Keywords: cost–benefit analysis, integrated economic models, time-discounting, utility theory, climate change
Economists and ecologists: modelling global climate change to different conclusions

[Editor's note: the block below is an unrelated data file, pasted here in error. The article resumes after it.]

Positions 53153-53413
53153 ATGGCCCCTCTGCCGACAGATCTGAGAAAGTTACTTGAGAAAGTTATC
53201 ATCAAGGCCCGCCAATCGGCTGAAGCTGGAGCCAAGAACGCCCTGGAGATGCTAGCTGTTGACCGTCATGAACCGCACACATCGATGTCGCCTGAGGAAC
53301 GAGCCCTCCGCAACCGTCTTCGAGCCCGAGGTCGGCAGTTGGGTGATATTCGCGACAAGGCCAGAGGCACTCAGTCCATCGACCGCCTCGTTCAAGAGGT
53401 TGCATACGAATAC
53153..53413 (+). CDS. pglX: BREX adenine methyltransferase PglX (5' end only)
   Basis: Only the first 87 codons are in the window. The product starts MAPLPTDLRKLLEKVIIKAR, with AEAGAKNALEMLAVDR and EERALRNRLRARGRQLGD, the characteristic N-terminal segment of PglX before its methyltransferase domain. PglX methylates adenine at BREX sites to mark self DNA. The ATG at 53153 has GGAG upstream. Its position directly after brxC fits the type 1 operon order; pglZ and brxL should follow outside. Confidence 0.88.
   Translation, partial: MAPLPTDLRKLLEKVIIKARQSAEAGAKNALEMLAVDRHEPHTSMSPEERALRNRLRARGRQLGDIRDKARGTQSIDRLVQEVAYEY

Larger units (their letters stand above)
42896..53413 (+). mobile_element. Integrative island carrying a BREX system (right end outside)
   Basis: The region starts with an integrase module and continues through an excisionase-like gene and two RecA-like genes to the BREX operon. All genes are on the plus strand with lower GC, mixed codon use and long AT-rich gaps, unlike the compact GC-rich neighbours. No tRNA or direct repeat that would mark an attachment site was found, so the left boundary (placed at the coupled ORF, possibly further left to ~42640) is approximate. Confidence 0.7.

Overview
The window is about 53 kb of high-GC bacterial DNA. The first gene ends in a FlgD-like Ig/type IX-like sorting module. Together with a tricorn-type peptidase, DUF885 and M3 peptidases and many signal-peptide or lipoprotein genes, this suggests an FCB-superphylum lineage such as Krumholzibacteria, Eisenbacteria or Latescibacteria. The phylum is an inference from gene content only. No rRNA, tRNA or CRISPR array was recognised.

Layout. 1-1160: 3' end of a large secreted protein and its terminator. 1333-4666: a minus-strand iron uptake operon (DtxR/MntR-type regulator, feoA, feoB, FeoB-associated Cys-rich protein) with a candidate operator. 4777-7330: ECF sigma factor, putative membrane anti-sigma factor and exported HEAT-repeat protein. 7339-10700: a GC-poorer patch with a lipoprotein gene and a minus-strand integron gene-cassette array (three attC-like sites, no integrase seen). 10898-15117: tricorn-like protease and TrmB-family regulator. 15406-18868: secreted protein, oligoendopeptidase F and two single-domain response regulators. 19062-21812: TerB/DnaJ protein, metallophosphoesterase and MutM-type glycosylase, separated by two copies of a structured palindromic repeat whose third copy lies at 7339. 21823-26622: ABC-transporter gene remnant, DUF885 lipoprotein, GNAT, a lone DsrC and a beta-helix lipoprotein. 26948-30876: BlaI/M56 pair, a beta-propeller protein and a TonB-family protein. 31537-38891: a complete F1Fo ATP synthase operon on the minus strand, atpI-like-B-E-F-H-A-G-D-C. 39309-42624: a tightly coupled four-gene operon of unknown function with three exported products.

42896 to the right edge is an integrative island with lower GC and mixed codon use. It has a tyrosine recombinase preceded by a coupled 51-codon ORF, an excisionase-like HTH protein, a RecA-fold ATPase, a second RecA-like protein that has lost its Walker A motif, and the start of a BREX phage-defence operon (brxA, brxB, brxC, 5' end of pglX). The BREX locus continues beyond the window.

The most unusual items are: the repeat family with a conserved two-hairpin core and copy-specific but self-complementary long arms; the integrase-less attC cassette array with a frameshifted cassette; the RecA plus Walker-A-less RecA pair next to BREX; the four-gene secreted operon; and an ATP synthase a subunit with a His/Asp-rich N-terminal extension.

Numerous articles and studies have pointed to a divergence of opinion between economists and ecologists on environmental matters. This paper examines these differences as they apply to the debate over climate change. In particular, the paper examines the models that economists use for making decisions regarding climate change policy: cost–benefit analysis; utility theory; time-discounting; and integrated computer models. For each of these types of model, the paper examines how ecologists might criticise the model structure, or its assumptions, or its results. The paper concludes that, although economic models are of great use in guiding decision-makers on some aspects of the problem, they provide an incomplete picture of the fundamental decision of when and how much to act to avoid climate change.